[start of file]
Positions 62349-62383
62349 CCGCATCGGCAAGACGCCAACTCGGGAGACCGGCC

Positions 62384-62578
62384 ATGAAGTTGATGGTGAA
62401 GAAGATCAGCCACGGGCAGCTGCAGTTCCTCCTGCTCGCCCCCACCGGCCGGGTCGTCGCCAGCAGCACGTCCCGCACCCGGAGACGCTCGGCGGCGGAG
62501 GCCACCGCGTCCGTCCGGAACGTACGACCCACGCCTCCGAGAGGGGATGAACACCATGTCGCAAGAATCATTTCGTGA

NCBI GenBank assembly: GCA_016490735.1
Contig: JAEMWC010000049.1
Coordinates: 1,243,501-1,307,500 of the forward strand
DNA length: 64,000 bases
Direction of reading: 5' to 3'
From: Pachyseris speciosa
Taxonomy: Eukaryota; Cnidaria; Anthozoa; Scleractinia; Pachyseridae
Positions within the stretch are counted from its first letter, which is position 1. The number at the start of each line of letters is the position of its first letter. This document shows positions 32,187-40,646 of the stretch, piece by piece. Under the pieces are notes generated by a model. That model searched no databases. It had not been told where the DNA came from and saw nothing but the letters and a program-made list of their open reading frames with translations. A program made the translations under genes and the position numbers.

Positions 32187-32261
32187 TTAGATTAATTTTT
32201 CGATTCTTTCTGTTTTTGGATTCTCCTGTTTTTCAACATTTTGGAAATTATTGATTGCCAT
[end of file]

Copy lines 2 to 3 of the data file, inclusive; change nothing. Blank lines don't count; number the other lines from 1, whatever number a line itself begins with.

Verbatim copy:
62349 CCGCATCGGCAAGACGCCAACTCGGGAGACCGGCC

Positions 62384-62578